Hunter-Spivey put up a superb performance to put out the defending champion and Paralympic silver medallist Valentin Baus in the last 16, taking a 2-0 lead and keeping his focus to take the match in the fourth set after the 22-year-old German had fought back to take the third.

That took the 23-year-old from Liverpool into a quarter-final against the world No 4 Ali Ozturk, who had ended the British player’s challenge at last year’s European Championships at the same stage before going on to take the gold. Although Hunter-Spivey started well and took the first set it was not enough and the Rio bronze medallist took the match 3-1.

“I think when we were 1-1 taking that third set was crucial,” said Hunter-Spivey. “I feel that I played quite well and I left everything on the table but it wasn’t my day. It’s very disappointing but I’ll fight another day.

“I feel that I have proved to myself now that I can beat big players on the big stage and although I’ve missed out on a medal I’ve beaten the current World champion at a World Championships and I’ve got to take something from that.”

Gilroy came through her last 16 match against the 20-year-old Russian Aleksandra Vasileva 3-1 to earn a quarter-final against the player who has so often been her nemesis, Borislava Peric-Rankovic. Gilroy won their last encounter at the Slovenia Open in May but this time it was the Paralympic and European champion from Serbia who came out on top with a 3-0 win.

“I’m bitterly disappointed,” said Gilroy. “I had a great warm-up and I just don’t know what went wrong. I just couldn’t bring it to the table. She was so mentally tough on the day and I know I can play so much better than that – we are so evenly matched but unfortunately that wasn’t shown today.”

Megan Shackleton reached the quarter-finals. Photo by Vid Ponikvar / Sportida

Shackleton demonstrated her huge potential with a 3-0 win in her last 16 match against the world No 8 from Thailand, Wijittra Jaion. Her reward was a quarter-final against the 29-year-old world No 1 from China, Zhou Ying, and the 19-year-old from Todmorden put up another good performance despite a 3-0 loss to the two time Paralympic and world champion.

“I think I’ve had a really good performance out here,” said Shackleton. “To finish 2018 off on a high with getting to the quarter-finals at my first World Championships I think proves that hard work pays off and being part of the programme full time is going to be really beneficial for the future.”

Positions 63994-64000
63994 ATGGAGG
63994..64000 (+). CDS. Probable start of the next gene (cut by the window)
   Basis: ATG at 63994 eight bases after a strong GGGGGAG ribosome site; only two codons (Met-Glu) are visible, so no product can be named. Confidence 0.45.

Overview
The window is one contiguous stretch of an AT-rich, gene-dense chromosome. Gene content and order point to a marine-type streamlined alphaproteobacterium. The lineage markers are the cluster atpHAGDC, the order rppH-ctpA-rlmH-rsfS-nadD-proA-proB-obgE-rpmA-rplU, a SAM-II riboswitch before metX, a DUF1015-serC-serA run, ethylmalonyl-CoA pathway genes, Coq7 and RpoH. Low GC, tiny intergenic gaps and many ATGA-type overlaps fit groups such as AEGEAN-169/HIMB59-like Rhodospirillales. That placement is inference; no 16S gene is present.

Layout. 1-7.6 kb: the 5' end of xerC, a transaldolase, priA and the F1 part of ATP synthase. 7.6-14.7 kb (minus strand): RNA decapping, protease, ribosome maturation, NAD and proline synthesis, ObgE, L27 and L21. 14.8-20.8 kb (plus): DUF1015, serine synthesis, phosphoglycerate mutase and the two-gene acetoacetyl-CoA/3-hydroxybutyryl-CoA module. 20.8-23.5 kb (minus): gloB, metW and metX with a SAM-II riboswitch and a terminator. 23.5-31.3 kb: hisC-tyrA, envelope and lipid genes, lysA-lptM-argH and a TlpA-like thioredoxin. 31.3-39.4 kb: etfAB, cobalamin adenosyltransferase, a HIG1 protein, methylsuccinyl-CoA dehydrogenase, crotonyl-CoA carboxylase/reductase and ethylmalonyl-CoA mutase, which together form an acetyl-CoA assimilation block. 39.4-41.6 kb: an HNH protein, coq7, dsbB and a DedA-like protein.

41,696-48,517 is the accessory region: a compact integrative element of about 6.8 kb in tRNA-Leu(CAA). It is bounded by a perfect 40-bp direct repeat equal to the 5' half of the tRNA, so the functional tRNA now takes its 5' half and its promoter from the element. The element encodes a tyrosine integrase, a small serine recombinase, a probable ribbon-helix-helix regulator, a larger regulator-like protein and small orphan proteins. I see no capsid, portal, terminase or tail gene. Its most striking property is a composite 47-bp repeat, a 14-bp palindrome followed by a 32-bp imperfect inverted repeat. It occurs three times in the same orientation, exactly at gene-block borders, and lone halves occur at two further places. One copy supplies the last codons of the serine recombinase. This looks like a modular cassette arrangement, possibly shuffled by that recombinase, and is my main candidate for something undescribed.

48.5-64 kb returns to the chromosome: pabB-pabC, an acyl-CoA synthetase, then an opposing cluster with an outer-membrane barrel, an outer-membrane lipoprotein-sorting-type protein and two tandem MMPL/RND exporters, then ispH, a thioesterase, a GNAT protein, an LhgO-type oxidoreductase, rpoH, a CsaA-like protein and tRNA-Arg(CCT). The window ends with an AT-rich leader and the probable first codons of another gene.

Wetherill came through his last 16 match against the Spanish world team champion Alberto Seoane Alcazar 3-1 to play the Korean Hong Kyu Park in the quarter-finals. The pair had not met since the Korea Open in 2013 and although Wetherill played well it was the Korean world No 4 who took his chances a bit better today and he was a 3-1 winner.

“I was trying to fight my hardest and I can be pleased that I fought for every ball but I wasn’t quite clicking,” said a disappointed Wetherill. “I was a bit too inconsistent. It has been a long three days and I felt quite fatigued in the third set and I wasn’t quite timing the ball properly.

“He is an awkward player and I don’t really know him that well and that unknown factor made me feel a bit more uncomfortable. He’s one of the best players in the world so no excuses, but still disappointing.”

Davies has struggled to find his form at these Championships and although he started well against Guillermo Bustamante Sierra, taking the first set 11-6, the Argentinian PanAmerican bronze medallist has been playing well this week and he came back to take the next three sets for a 3-1 win and a place in the quarter-finals.

“It’s very disappointing,” said the 32-year-old from Brecon, who was as gracious in defeat as in victory. “Obviously going out at this stage is not what I wanted to be doing but I can only use it to fire me up ready for next year and that is what I intend doing.

“These guys are training hard all the time and I couldn’t go out to a nicer guy than Guillermo. He is an ex-rugby player like myself and he has really improved and that is what I need to do for next year.”

Daybell is another player who has not found his best form here and the 26-year-old, who now works as a junior doctor having qualified from medical school, lost his last 16 match to the Paralympic team silver medallist from Spain Jorge Cardona.

“It has been difficult,” admitted Daybell. “Sometimes you come into a tournament feeling in the right place and I didn’t feel too bad coming in but I’ve not really been able to find my game. But when you come to a World Championships you’ve got to expect to play the best players in the world playing at the highest level and he played very well today. I’ve just got to pick myself up and move on.

“Starting work as a doctor has not been easy – it’s a very high pressure environment on top of trying to compete which is an equally high pressure environment and I think sometimes it can get on top of you a bit when you are constantly under that pressure. But in the same way that I adjusted when I started medical school I’ll adjust to starting work – it may just take a bit of time.”